Vandenberghe showed that an AAV vector, Anc80, has a high transduction efficiency for the hair cells in the inner ear. Akouos licensed the entire library (38,000 distinct capsids) for all inner ear uses. Marrying together Vandenberghe’s Anc80 with the surgical delivery method for the inner ear meant that the company was on its way.
Coming together “nicely”
Speaking with GEN earlier this year, Simons said that these factors “came together nicely to open up a new field of medicine.”
AAV gene therapies, he added, are “ideally suited to the inner ear.” The AAV vectors can be delivered directly without exposure to the rest of the body, allowing a high ratio of vector to contact the target cells. Also, the hair cells don’t divide, which means the expression of functional genes may be sustained over the long term.
In March, a research team published a study in Nature Communications showing that an AAV, Anc80L65, can deliver genes into the inner ear of rhesus macaques when combined with a novel surgical approach consisting of a transmastoid posterior tympanotomy. At the time, Michael McKenna, MD, Akouos’ co-founder and chief medical officer, said the study paved the way for translation of the approach into gene therapy development for human hearing disorders.
“We believe that with Lilly’s resources, global reach, and growing capabilities in gene therapy, we can help Akouos fulfill their mission of making healthy hearing available to all,” Andrew C. Adams, PhD, senior vice president of genetic medicine and co-director of Lilly’s Institute for Genetic Medicine, said in a statement.
Lilly launched the $700 million Institute in February in Boston’s Fort Point section as part of its strategy to advance gene therapies, RNA- and other nucleic acid-based therapeutics, and other genetic medicines. At the time, Lilly noted that genetic medicines accounted for more than 20% of Lilly’s diabetes, immunology, and central nervous system research portfolio—a percentage the company aimed to increase through the Institute.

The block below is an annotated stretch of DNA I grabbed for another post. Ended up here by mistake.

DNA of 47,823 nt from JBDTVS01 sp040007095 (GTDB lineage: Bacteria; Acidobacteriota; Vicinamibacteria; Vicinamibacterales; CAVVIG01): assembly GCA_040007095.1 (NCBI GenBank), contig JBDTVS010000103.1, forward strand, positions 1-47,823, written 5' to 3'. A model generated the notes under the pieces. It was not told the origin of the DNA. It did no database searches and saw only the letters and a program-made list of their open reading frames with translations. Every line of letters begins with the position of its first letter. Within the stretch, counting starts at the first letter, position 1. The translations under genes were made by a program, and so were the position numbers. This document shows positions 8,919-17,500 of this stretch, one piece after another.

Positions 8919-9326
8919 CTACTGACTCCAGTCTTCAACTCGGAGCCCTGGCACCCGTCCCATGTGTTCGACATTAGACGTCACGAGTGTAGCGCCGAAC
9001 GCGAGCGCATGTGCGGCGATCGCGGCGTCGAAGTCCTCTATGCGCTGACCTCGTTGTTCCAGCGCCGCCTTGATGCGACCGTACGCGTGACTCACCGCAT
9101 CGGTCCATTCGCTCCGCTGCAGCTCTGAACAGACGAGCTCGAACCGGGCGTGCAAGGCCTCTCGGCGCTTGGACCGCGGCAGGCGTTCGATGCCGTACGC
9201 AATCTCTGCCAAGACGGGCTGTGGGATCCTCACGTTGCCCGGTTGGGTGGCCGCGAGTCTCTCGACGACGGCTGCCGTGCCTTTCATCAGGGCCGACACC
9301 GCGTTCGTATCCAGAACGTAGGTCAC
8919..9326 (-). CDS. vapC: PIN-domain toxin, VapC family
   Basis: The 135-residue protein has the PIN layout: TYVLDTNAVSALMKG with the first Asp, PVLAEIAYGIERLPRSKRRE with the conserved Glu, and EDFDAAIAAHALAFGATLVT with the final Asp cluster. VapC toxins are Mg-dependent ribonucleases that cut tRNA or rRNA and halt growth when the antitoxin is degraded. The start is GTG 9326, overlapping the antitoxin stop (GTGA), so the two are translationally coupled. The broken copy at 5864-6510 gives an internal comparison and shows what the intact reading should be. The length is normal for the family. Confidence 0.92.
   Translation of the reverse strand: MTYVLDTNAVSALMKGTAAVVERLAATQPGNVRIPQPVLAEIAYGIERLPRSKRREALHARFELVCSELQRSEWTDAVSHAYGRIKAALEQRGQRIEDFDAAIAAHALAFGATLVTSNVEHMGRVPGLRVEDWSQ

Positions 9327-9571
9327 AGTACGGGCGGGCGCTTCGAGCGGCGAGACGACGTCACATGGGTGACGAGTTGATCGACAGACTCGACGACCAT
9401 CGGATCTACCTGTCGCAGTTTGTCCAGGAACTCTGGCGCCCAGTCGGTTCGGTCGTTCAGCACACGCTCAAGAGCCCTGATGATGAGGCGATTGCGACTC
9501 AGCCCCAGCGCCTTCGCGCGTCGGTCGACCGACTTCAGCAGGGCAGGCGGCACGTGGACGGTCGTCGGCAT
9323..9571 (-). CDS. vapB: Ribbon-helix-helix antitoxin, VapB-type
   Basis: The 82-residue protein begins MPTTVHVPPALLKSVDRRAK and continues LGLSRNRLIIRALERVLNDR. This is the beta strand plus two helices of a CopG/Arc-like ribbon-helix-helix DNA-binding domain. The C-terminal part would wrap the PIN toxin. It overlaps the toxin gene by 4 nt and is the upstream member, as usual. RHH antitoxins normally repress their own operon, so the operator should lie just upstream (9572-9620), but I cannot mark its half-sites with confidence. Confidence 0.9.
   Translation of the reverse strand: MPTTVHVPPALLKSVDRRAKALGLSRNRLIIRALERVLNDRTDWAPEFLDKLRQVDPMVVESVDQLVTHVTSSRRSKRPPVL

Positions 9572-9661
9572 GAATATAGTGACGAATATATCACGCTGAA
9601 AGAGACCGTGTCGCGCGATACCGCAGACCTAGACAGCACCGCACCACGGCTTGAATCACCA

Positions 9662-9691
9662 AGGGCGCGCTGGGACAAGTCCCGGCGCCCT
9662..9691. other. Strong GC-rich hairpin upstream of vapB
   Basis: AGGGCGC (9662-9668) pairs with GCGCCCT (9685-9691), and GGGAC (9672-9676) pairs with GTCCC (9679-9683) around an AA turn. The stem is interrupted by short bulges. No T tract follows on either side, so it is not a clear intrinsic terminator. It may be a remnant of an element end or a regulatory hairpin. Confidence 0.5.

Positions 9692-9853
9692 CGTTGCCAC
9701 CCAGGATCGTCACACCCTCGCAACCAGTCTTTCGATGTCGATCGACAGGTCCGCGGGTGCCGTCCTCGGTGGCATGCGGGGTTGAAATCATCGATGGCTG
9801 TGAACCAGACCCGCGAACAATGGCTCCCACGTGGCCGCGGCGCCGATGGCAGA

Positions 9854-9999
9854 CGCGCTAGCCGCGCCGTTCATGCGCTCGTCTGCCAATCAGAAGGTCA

The Institute operates in Boston and New York City, where Lilly-owned Prevail Therapeutics is based. Lilly expanded into gene therapies by acquiring Prevail and its portfolio of neuroscience programs for up to $1.04 billion, in a deal completed in January 2021. Prevail’s lead pipeline candidate, LY3884961 (formerly PR001) is an AAV-based therapy for patients with Parkinson’s disease with GBA1 mutations (PD-GBA) and neuronopathic Gaucher disease (nGD)
Before and since acquiring Prevail, Lilly has bolstered its genetic medicine portfolio through efforts that include:
- An up-to-$3.7 billion collaboration launched in 2018 with Dicerna Pharmaceuticals to develop RNA interference (RNAi) therapies for reduction in Apo(a) protein.
- A collaboration with MiNA Therapeutics in which Lilly committed up to $1.25 billion (including $25 million upfront) toward partnering with U.K.-based MiNA Therapeutics to develop small activating RNA (saRNA) drugs for up to five undisclosed targets across Lilly’s key therapeutic areas of cancer, diabetes, immunology, neurodegenerative diseases, and pain.